OctoberFirst Consulting January 2012 Newsletter

On January 20th, 2012, posted in: News, newsletter by

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Telecoms Opportunities: Africa Infrastructure Series (Part 1)

Defining moments:

While on a trip to Africa recently, I visited my 84-year-old grandmother in the countryside. On arrival, I met her answering a call on her mobile phone while gardening. I was pleasantly surprised to see that mobile phone network has finally reached her in a rural village in West Africa.

It is on record that western investors came late to Africa telecommunication transformation because analysts and bookmakers failed to predict the mobile phone revolution when it started. For a continent with a population of over one billion and slightly over two million mobile phone subscribers a decade ago, having more than half a billion subscribers today is a remarkable economic achievement.

New approach:

The success story of telecommunication in Africa is mostly driven by large-scale private investments. According to Public-Private Infrastructure Advisory Facility (PPIAF), Sub Saharan Africa ICT sector has attracted over $60 billion in investment, which translates to 97 projects in 37 countries. To make return on investment quicker, telecom networks in Africa introduced pre-paid services, which resulted in astronomical growth of subscribers across the continent.

The governments of African countries also contributed enormously to the success of the telecommunication investors in their countries. The governments not only deregulated the sector, some provided market entry incentives to lure private investors that have successfully transformed the communication ability of an entire continent.

Regulating the market:

Telecom regulatory bodies across Africa are gradually evolving a stable regulatory system that guarantees sustainable growth and increased foreign direct investment. According to Secretary General of International Telecommunication Union (ITU), Mr Hamadoun Toure, over 45 African countries have good regulatory authorities with stable and predictable policies.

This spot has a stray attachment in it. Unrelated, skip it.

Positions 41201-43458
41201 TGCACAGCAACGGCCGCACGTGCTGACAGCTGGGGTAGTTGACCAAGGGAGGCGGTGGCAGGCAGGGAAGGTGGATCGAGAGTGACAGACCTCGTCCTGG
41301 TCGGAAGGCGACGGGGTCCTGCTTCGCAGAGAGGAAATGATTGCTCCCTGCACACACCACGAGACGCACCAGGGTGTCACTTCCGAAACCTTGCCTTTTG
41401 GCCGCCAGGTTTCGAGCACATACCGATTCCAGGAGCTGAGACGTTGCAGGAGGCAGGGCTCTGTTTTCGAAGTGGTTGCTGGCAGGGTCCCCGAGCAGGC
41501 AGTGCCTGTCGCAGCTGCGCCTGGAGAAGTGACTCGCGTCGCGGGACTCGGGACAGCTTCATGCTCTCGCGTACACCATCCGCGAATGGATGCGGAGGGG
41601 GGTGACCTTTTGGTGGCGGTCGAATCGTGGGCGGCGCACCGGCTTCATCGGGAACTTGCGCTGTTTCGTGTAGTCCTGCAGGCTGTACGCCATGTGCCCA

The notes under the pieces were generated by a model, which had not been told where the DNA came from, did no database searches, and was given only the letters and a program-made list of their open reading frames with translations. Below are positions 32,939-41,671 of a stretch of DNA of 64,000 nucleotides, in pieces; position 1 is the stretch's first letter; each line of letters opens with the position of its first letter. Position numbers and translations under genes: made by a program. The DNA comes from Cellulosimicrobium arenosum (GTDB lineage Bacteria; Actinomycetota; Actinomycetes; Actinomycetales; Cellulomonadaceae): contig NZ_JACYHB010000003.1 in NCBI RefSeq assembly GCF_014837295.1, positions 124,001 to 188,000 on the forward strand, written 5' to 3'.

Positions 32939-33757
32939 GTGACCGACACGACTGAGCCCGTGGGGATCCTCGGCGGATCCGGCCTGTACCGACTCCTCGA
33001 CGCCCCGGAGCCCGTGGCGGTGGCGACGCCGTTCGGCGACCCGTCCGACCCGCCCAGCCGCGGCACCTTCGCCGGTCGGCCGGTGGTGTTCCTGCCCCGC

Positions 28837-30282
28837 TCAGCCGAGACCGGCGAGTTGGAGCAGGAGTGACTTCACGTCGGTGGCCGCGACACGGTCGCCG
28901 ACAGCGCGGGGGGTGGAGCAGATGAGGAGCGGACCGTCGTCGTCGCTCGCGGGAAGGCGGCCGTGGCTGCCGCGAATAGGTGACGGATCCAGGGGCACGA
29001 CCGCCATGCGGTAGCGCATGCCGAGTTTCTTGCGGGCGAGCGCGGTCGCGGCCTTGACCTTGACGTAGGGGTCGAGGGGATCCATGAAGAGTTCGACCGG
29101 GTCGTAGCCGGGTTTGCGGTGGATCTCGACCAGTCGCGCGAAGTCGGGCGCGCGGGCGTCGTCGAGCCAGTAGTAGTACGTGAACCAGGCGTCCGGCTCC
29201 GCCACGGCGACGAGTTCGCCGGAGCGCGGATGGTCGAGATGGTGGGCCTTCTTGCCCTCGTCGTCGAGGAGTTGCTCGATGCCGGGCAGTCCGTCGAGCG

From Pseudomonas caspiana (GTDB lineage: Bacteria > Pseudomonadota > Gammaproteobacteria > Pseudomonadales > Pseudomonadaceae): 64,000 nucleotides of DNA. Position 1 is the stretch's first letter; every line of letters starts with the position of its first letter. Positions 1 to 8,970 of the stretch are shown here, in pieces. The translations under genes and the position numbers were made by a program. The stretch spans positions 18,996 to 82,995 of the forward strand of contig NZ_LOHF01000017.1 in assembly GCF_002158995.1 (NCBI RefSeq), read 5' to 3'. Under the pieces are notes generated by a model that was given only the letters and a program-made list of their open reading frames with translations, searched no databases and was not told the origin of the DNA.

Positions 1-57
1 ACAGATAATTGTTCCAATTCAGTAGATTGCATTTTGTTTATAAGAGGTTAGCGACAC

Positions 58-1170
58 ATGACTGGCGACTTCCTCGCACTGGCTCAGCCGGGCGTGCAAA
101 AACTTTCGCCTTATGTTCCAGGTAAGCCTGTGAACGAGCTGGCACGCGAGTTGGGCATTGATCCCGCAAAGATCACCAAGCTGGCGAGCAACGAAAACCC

The McKinsey Institute in their 2010 report suggested that telecom regulators and African governments could further drive the growth of the sector by making lower-spectrum bands available, encourage infrastructure sharing, provide rollout incentives and potentially reduce rural telephony license fees.

How to get involved:

Investors that arrived earlier and recent acquisitions dominate telecom markets in Africa.

Nevertheless, there are still growing opportunities for both big and small businesses in rural telephony, recharge card solutions among others. Companies that are aspiring to explore opportunities in the African telecom market should consider collaborating with a local player in their target market.There are several opportunities to meet African telecom experts in industry events in Africa or outside the continent.

The opportunities below are spread across countries in the continent.

  • SIM Card Accreditation (software and hardware providers)
  • Repair and maintenance of telecommunications facilities
  • Collocation and co-sharing of infrastructure
  • Power management systems
  • Alternative energy for cellular sites/services (solar, wind, etc.)
  • Vehicle tracking systems
  • Satellite navigation systems Infrastructure companies – (building/Towers and Masts co-location)
  • Call logging solutions
  • Recharge card solutions and other value-added services
  • ICT/telecoms solutions for telematics and healthcare
  • Consultancy and business development services
  • Sales and installation of terminal equipment
  • Provision and operation of public pay phones among others.
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